Rio’s Olympic book donations, the Man Booker’s effect on small presses, and moreAugust 5, 2016
News, Reviews, and Interviews
International visitors to the Rio 2016 Olympics can leave a little of their country’s traditions behind through a book donations program at the State Park Library.
Three independent presses have made the 2016 Man Booker longlist. The Guardian asks: What effect does the prize have on small presses?
In this New York Times article, Colson Whitehead talks about his new book The Underground Railroad, slavery, and writing the novel that really scared him.
Neustadt laureate Gabriel García Márquez wrote a western in the ‘60s, and it’s screening in Hollywood tonight.
The Windham Campbell Prizes 2016 Festival schedule is available and includes a diverse roundup of lectures, film screenings, staged readings, and more. The festival is September 19-21 at Yale University.
In this Words Without Borders interview, Krys Lee discusses her just-released novel, the roles of English and Korean in her life, and the vibrant characters in her books.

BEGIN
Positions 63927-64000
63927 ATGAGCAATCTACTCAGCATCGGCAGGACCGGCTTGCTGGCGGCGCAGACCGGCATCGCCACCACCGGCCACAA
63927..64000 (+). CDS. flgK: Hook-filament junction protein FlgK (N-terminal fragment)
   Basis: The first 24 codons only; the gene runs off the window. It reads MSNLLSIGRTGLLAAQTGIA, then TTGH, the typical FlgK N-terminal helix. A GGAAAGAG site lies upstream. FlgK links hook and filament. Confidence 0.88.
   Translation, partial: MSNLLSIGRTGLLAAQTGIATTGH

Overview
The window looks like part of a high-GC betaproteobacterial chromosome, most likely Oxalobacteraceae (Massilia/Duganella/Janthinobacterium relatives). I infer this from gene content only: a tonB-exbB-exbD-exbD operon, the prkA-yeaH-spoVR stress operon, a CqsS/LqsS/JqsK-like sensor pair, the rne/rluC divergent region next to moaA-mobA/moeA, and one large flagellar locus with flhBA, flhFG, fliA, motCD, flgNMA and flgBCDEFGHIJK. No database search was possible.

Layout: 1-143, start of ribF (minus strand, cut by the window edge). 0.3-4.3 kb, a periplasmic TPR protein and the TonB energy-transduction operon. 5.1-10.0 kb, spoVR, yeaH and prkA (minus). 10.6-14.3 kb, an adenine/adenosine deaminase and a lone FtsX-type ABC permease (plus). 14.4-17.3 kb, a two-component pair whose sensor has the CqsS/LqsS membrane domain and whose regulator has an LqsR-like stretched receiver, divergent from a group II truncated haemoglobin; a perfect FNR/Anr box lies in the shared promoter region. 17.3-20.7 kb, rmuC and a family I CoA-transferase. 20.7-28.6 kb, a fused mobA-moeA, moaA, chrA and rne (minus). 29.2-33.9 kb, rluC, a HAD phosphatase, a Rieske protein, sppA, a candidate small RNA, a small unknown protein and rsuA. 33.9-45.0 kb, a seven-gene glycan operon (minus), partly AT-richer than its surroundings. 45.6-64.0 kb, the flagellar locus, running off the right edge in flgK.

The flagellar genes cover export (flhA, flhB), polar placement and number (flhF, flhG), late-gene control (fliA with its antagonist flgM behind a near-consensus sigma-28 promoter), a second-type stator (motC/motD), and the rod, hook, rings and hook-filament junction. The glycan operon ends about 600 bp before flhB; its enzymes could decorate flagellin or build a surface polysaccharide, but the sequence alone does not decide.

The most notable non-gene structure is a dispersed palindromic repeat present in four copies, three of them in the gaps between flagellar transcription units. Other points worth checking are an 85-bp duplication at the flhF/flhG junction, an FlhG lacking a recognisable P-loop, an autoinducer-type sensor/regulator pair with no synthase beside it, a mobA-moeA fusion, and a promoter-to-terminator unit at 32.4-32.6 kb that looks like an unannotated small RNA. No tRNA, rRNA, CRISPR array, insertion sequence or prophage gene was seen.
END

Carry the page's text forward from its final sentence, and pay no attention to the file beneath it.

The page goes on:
In this New York Times article, current NSK Neustadt Prize finalist Jacqueline Woodson writes about Greenville, South Carolina and the place it holds in her family’s history.
WLT contributor and translator André Naffis-Sahely describes translating one of the greatest living Moroccan poets and the “commodity” of despair.
Reflecting on the works of Paul Kingsnorth, Patricia Grace, and others, the Guardian discusses how nature can be more than a backdrop in writing.
Author Susan Daitch writes about literature’s attempt to map the countries yet to come.
Fun Finds and Inspiration
Transport yourself to the Rio Olympics with these books about Olympians and Olympic sports.
Via the Bookseller, the reviews are in for J. K. Rowling’s play Harry Potter and the Cursed Child.
Looking for more summer reading recommendations? Dig through this mega reading list from 40+ TED speakers. And if you’re looking for an international mix of recommendations, check out our Summer Reads 2016 list.
With a dose of wit, The Awl provides a guide on how to read a book and walk at the same time.